While this racing sequel adds more modes, and a deeper focus on online play, it's far from perfect. Horizon Chase 2 will satisfy some racing fans willing to overlook its flaws. Younger or novice gamers will notice there's no tutorial -- instead, you choose one of the available modes and learn how to control your vehicle in a race. There are some odd tips that pop up, though, such as when you drift around a corner or activate nitro. The game also slows down occasionally, hurting the overall suspension of disbelief, or worse, negatively impacting your positioning in a tight online race. Another issue is finding people to play online. While there are some real players, a handful of cars were driven by 'bots.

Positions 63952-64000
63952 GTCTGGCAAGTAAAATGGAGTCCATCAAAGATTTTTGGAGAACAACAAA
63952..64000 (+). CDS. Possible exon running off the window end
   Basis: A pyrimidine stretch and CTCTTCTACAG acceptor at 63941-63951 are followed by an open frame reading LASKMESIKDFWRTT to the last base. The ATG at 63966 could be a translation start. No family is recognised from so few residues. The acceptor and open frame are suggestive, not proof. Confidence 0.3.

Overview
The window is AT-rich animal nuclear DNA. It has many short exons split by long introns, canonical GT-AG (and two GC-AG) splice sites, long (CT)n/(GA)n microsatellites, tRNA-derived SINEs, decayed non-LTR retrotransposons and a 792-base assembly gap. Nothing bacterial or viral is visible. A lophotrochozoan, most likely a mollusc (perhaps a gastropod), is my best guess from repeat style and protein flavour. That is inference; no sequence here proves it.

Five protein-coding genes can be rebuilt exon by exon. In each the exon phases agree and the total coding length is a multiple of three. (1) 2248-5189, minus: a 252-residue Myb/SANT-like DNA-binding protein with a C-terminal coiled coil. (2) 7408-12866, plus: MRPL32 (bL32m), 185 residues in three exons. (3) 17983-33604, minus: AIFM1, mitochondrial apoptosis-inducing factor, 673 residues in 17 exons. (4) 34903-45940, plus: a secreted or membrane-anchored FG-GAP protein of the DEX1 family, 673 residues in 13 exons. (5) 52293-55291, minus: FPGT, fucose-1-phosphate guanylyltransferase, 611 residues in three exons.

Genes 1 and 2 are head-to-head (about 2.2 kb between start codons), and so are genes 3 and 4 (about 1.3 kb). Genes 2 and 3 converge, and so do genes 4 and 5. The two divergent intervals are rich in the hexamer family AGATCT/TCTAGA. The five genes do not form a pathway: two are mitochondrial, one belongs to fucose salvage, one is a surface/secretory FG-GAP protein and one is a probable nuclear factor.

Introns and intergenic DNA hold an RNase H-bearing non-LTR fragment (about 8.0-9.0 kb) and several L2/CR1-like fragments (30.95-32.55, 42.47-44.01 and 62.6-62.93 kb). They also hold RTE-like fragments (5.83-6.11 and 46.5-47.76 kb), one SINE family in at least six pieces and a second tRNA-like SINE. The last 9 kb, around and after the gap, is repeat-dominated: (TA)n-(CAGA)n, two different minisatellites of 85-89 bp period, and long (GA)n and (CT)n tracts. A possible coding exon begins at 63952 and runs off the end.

But Horizon Chase 2 is really fun, though, whether it's visiting a new country in the World Tour mode (such as Brazil, Thailand, the U.S. or Italy), the Playground mode (which offers new challenges every couple of days) or Tournaments mode, which challenges drivers to take part in modified races from the World Tour mode. Some of the Rewards tabs didn't seem to work (and not greyed out), which could be a bug, but that didn't happen that often. Both World Tour and Tournaments modes can be played alone or in groups of up to four players. But the Playground mode requires data collection, so you need to accept this or only enjoy World Tour and Tournaments as a single-player experience. The tracks are fun, laid out well, and are nice to look at, and the cars handle responsively as an arcade game. Hitting nitro adds "speed lines" on the screen to imply fast speeds, but it doesn't seem like you're actually driving much faster. If you already have an Apple Arcade subscription and like racing games, you have nothing to lose by downloading this title. but don't expect Horizon Chase 2 to keep you engaged more than, say, a weekend.